It’s important that we know how successful our activities have been, so for each part of the project we have carried out evaluation. This has included finding out what people knew before and what they learnt by taking part; asking them whether they have learnt new skills; whether the project has changed their attitudes and whether it has inspired them to look further or change things in their lives. We have also sought comments from people who saw the outputs of the project – in this case the film and exhibition. Here are some of the main findings, taken from the report written by Susan Francis.
Consultation as part of the process
The ‘Salonika Stories’ project was different from our other projects: as military veterans themselves, the participants brought experiences with them which actually formed part of the exhibition. Reading the accounts of soldiers who fought in the Salonika campaign brought back memories of their own lives in the military. As a result the exhibition includes audio recordings and quotations, as well as the artworks. Even the artworks reference the experiences of modern soldiers set against those of the First World War. Browsing through the exhibition and the progress page for this project you can see the impact that it had on the participants. As one of the participants put it:
- ‘When they came back, you can relate that to us lot leaving the army, that’s the point when you feel completely lost, alone, abandoned and they felt that on a much greater scale than we did.’ (Oli)
The Alabaré veterans who took part in this project developed skills. There were general skills such as discussion, observation, historical enquiry and teamwork, as well as more specific artistic skills such as monoprinting, silk-dye printing, photo layering and photo transfers.
- ‘I’m going to use yellow [for Autumn], ‘cause it’s bright and happy…and that is what they would have been thinking of in that cold, dreaming of being back home, back with their families’ (Mark)
Exploring the Salonika history raised quite a few emotions and the group had great empathy with the plight of the troops in such difficult and distressing conditions. They particularly identified with the possible mental health issues returning soldiers would have had, and talked at length how they would have been treated in those days and how it is only recently that they feel there is support for mental-health illness in the army now.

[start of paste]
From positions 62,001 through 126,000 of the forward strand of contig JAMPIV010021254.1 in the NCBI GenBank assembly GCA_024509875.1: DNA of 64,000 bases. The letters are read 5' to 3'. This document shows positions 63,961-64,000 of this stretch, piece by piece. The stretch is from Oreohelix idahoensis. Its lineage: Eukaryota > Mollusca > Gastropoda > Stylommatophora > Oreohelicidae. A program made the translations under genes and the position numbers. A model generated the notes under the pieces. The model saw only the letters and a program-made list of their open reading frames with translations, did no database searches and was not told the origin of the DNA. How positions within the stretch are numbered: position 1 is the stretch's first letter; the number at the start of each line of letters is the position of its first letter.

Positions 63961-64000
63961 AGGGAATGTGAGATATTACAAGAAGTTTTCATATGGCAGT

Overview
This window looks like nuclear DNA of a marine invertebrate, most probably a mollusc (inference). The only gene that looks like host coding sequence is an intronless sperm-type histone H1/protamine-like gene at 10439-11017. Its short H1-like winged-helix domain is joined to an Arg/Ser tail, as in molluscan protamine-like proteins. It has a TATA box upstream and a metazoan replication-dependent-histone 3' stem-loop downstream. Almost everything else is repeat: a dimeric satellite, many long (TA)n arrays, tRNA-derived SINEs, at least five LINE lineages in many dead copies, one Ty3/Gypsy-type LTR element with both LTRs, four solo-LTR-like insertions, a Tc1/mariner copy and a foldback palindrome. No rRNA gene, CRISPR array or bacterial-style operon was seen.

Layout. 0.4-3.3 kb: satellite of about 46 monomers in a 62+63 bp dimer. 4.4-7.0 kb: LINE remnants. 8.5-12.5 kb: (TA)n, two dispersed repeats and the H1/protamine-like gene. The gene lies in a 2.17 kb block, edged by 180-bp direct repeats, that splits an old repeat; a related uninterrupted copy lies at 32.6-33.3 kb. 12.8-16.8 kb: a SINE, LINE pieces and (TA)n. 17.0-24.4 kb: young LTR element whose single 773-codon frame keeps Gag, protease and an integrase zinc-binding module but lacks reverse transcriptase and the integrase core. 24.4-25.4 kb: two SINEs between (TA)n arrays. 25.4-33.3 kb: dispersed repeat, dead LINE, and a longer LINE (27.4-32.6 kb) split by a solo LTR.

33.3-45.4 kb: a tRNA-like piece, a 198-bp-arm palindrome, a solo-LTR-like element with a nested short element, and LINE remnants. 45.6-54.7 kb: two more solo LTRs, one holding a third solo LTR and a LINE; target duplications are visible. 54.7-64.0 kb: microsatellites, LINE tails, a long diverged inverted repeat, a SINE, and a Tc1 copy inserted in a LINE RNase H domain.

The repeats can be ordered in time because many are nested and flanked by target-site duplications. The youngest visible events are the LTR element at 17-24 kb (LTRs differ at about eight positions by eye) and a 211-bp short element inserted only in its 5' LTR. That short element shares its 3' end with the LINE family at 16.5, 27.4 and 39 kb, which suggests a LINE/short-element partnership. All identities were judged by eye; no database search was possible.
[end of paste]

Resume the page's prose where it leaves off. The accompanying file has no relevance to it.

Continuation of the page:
- ‘They didn’t have jobs, they had nothing – no support – there was no understanding of mental health, they were just written off’ (Tony)
Helen also added the further distress caused to the rest of the family,
- ‘It wasn’t just them, the ones coming back, the whole family was broken [by the experience]’ (Helen)
She also reflected on the changes in society that took place as a result of the collective experience of war
- ‘Working in service went out of fashion, people didn’t want to do it any more, because they saw rich people with butlers and all that and thought – well, they realised [after the war], these people were no better than them’
They also deeply identified with the feelings of isolation and loss of direction when leaving the army and this became a theme we went back to a number of times.
- ‘I think that feeling of abandonment is standard’ (Oli)
Inspiration, creativity and enjoyment
In the words of Susan Francis, ‘The participants were initially very daunted at the idea of producing art or generating ideas for the project. It was a particular criterion of the project that each participant would develop their own individual response in a medium that suited them. This was perhaps particularly challenging for a group of veterans who were used to being given clear instructions rather than free rein to follow through their own ideas. By the end of the project however, they were quite confident to propose ideas and to reflect on their own and each other’s work, looking for symbolism and crossovers that would communicate the message they wanted to get across.’
The participants were clearly inspired, as shown by Mark in this comment:
- ‘I want my work to be about peace, ‘cause that’s what they (troops in Salonika) wanted – we should be living in peace, not war.’
It was also an enjoyable experience, according to Helen:
- ‘I don’t think there is a single person who has been to one of these that hasn’t enjoyed it.’
The audience – military veterans sometimes struggling with mental illness as well as homelessness – found the experience of working together on this project very therapeutic, helping them to heal themselves through the medium of art. Here are some of their comments:
- ‘I won’t need to go to mindfulness because this is so relaxing’ (Oli)
- ‘Art is therapeutic – I think it’s because you can lose yourself, I’m definitely going to get some paint and fabric myself’ (Helen)
In a world which is often unstable and stressful, building self-confidence is an important step towards healing, as shown by Oli in these two comments:
- ‘I’m thrilled, I think what we’ve produced together is amazing, just amazing.’
- ‘I’m really proud, really proud of it..I think we’ve done a really good job, all of us, I think it’s great.’
Feedback from visitors to the ‘Salonika Reflections’ exhibition
The temporary exhibition attracted comments about the relevance of the Salonika campaign, not just to the history of the First World War itself but to the lives of modern military veterans.
- ‘Fascinating to learn about the personal histories as well as the global’
- ‘It’s all about individuals’ journeys, rather than just war’
- ‘I was shocked at how our modern day veterans’ thoughts and feelings mirror those of the soldiers during the First World War’.
- ‘The similarities between the experiences of a soldier from WW1 and today were striking’
- ‘Issues facing veterans do not change over time’
- ‘Very thought-provoking’
- ‘A commemorative as well as an artistic space’